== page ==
Sunday, September 16, 2007

Harlem to Ethiopia, in Search of Their Spiritual Roots

The Rev. Calvin O. Butts III has never had trouble getting his flock to follow his lead. But typically he does not have to lead them this far.

Yesterday, Mr. Butts and more than 150 members of his church, the Abyssinian Baptist Church in Harlem, boarded a plane for the church’s first pilgrimage to Ethiopia, its spiritual homeland.

“I think we will all come back better people,” one of the travelers, Doris Brunson, said last week. “As American blacks, we really need to understand the importance of our source. I think what we will see will be beautiful in some ways, and devastating in some ways.”

The two-week trip is part of the church’s 18-month-long bicentennial celebration, which coincides with the observance of the Ethiopian millennium (the Ethiopian Orthodox Christian calendar entered year 2000 last week).

Although the Abyssinian Baptist Church is now practically synonymous with Harlem, its connection to Ethiopia goes back to the church’s founding in 1808 by free blacks and Ethiopian merchant seamen who refused to worship in churches where blacks and whites were segregated. (Abyssinia is a historical name for Ethiopia.)

Today, the majestic church boasts a congregation several thousand strong and is one of the original African-American megachurches. It has been led by a string of influential pastors, like Adam Clayton Powell Sr.; his son, Adam Clayton Powell Jr.; and Mr. Butts, 58, who has held the post since 1989 and whose political endorsements are a sought-after commodity.

Under Mr. Butts, the church formed a nonprofit group, the Abyssinian Development Corporation, which has helped create housing and commercial development in Harlem, including a supermarket, schools, homeless shelters and apartments for low-income residents.

The purpose of the Ethiopia trip, Mr. Butts said, is to forge stronger spiritual, financial and perhaps political connections with Ethiopia.

“When I speak with ministers and officials from Ethiopia, and I ask them what their No. 1 problem is, they tell me it is poverty,” Mr. Butts said. “As much as I think we have to offer them, this is about sharing.”

He added, “Perhaps they have some things that they can teach us as well, because we definitely can’t teach them about Jesus; they’ve known him longer than we have.”

Christianity in Ethiopia dates to the 4th century. Today, Islam and Orthodox Christianity are the dominant religions in the country. In 1954, its emperor, Haile Selassie, visited Abyssinian Baptist and presented Adam Clayton Powell Jr. with an Ethiopian Coptic cross. This cross has since become the official symbol of the church, and still stands on the pulpit.

Last Sunday, the congregation spilled out from the sanctuary to join a bon voyage block party on Odell Clark Place, also known as West 138th Street. A slight breeze carried along the harmonies of an Ethiopian choir that sang in Amharic, a native language, and members of the church milled about with plates of traditional Ethiopian food: messer wott, a lentil dish made with onions, ginger and garlic; sega wott, a beef stew; and doro, chicken with boiled eggs and hot Ethiopian spices.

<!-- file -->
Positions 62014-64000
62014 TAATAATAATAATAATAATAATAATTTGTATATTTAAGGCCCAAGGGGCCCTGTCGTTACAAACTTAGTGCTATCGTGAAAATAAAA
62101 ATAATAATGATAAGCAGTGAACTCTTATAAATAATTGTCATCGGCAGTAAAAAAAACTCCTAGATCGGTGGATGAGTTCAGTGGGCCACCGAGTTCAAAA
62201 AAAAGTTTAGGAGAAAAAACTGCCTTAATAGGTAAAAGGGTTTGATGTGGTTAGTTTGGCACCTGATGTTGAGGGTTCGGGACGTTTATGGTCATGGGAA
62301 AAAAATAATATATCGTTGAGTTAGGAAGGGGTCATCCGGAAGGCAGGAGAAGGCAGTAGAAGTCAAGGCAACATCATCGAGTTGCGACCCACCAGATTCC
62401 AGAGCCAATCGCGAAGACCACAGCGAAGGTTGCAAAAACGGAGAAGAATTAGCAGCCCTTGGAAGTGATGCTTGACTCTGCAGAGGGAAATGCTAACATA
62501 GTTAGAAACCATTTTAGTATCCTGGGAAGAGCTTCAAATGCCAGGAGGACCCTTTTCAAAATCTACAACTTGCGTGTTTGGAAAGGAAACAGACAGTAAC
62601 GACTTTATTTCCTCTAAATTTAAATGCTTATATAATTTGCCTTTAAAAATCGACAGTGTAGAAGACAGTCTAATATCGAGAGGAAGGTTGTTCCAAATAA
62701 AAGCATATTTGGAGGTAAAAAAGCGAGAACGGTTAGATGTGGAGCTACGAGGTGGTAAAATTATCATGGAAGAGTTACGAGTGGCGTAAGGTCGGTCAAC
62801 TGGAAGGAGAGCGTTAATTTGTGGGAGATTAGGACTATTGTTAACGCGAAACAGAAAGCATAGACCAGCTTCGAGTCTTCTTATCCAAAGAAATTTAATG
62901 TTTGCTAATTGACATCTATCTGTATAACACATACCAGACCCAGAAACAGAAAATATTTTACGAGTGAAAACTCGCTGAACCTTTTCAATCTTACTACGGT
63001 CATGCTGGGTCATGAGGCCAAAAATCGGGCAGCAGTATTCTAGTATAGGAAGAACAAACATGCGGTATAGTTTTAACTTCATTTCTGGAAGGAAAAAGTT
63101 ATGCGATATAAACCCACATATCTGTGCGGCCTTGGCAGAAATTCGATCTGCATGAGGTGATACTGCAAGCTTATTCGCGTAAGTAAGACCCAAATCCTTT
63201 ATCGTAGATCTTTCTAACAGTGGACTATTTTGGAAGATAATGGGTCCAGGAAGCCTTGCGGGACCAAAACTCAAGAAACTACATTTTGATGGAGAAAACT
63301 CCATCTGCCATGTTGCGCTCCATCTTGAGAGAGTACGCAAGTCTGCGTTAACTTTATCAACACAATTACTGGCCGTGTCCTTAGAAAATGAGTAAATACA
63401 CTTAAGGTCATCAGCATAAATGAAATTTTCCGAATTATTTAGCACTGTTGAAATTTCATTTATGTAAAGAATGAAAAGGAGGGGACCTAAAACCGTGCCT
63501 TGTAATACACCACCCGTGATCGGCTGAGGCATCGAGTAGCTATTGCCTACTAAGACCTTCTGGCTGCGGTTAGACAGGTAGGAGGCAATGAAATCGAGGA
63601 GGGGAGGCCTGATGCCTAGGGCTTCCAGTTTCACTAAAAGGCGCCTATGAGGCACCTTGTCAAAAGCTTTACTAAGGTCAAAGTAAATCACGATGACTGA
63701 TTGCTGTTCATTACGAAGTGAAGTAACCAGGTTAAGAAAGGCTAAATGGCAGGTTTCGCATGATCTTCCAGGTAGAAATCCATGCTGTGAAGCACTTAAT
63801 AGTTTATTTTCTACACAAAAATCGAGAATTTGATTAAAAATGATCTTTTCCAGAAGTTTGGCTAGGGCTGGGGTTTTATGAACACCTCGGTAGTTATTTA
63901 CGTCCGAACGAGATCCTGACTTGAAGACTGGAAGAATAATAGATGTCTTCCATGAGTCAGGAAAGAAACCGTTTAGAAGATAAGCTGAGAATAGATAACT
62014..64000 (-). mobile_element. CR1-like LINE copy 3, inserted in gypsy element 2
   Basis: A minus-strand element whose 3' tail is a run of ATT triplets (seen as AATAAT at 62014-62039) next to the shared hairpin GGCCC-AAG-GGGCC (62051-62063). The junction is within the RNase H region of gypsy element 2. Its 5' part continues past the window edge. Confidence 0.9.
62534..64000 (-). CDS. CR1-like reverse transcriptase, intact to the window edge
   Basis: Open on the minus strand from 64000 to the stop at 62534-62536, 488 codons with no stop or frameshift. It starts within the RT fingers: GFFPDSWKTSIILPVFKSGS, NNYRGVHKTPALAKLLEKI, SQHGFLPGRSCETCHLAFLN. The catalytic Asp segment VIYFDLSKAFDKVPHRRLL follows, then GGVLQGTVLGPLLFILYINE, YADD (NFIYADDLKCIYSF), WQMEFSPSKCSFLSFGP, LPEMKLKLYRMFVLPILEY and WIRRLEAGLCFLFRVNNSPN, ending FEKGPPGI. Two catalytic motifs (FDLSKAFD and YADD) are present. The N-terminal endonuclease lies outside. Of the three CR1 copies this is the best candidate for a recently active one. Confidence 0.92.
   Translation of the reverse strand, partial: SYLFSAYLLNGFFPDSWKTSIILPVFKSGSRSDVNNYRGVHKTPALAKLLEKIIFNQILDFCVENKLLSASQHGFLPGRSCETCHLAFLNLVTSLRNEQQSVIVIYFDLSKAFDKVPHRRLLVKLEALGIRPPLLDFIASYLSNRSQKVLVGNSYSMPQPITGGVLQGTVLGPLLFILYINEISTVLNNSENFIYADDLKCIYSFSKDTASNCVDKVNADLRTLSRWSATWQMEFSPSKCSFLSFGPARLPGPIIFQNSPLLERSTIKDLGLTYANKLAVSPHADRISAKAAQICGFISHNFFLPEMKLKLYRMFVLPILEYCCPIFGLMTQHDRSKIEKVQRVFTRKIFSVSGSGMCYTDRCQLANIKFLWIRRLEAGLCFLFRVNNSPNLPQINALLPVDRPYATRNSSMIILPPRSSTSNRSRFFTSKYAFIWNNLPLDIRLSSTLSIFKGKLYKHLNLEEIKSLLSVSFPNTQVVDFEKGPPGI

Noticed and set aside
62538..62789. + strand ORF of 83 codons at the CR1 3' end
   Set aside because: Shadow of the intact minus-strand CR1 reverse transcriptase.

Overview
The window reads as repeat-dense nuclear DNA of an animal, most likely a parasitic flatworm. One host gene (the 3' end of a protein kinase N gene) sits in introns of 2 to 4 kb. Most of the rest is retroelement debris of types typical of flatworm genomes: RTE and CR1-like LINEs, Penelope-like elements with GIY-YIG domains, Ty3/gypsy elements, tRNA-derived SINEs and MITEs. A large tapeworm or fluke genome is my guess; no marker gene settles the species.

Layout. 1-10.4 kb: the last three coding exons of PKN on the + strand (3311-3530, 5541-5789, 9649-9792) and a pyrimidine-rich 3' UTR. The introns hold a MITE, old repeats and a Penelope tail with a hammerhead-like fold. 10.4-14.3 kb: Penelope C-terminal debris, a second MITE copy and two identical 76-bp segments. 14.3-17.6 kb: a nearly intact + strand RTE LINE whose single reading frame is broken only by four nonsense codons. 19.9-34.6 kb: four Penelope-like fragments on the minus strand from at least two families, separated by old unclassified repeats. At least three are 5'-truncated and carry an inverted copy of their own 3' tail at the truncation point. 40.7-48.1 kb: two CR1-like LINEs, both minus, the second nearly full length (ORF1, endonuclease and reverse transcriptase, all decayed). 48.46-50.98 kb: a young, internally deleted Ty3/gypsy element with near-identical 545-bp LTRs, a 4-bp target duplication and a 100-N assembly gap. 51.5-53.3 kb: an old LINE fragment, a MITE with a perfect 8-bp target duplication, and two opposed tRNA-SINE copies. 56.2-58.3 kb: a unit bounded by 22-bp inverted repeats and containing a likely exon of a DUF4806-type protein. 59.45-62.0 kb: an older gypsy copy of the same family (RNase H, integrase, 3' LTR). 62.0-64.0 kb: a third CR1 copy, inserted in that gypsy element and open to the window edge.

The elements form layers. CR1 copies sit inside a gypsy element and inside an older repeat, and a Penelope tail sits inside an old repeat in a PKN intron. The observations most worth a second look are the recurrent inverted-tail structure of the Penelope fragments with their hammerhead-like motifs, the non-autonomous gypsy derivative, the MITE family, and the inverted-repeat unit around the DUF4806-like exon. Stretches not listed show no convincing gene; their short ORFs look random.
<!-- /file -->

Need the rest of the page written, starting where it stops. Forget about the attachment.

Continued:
During the trip, Mr. Butts is scheduled to meet with dignitaries like Prime Minister Meles Zenawi and the Ethiopian Orthodox Church patriarch, Abuna Paulos. Mr. Butts said he hoped to return to New York with a clear assessment of the nation’s needs, and to urge politicians in the United States to do what they can to help.

For the rest of the group, the itinerary includes tours of revered sites, like the Queen of Sheba’s palace and the Chapel of the Tablet in Axum, where members of the Ethiopian Orthodox Church say the biblical Ark of the Covenant is kept. The journey will also include visits to schools, museums and rock-hewn churches.

The travelers are paying their own way, $3,000 a person. For more than a year, they have studied Ethiopian history and culture.

While the pilgrimage has a spiritual backbone, some participants were looking forward to simply seeing a country not usually explored by tourists.

“I’m not looking for enlightenment,” said Martia Goodman, a novice photographer and Abyssinian Baptist Church historian. “I’m not looking to put my foot down and feel some tingly feeling. I’m going without expectations.”

Ms. Brunson, who will turn 75 this week, has already traveled the world that she dreamt of as a girl in Harlem before World War II, when she was struck by the romance and adventures in the films of the day.

The characters “were always coming from Paris or England,” she said. “I fell in love with airplanes. I wanted to fly and learn languages. I was just thrilled with the idea of traveling.”

A retired English teacher, she has done research in China, taken a cruise to Scandinavia and traipsed through Europe and the Greek Isles. She has twice traveled to Africa, once to Uganda, where she laid flowers on the grave of a man she met at sea, fell in love with and lost to bone cancer.

Ms. Brunson said she made sure to keep her preparations for this trip simple.

“You get caught up in the minutia of it all: what kind of shoes am I going to wear, and so forth,” she said.

Ms. Brunson said she would be traveling lightly to save energy, taking just a rolling tote and a garment bag. She has been working out every morning, walking or biking with weights strapped to her ankles.

“I don’t want to be one of those people that say, ‘Go, go on without me,’ ” she said, laughing. “That’s not what I want to do. I want to be in the number seeing everything that I can see, absorbing everything that I can absorb.”

SOURCE(with pictures):

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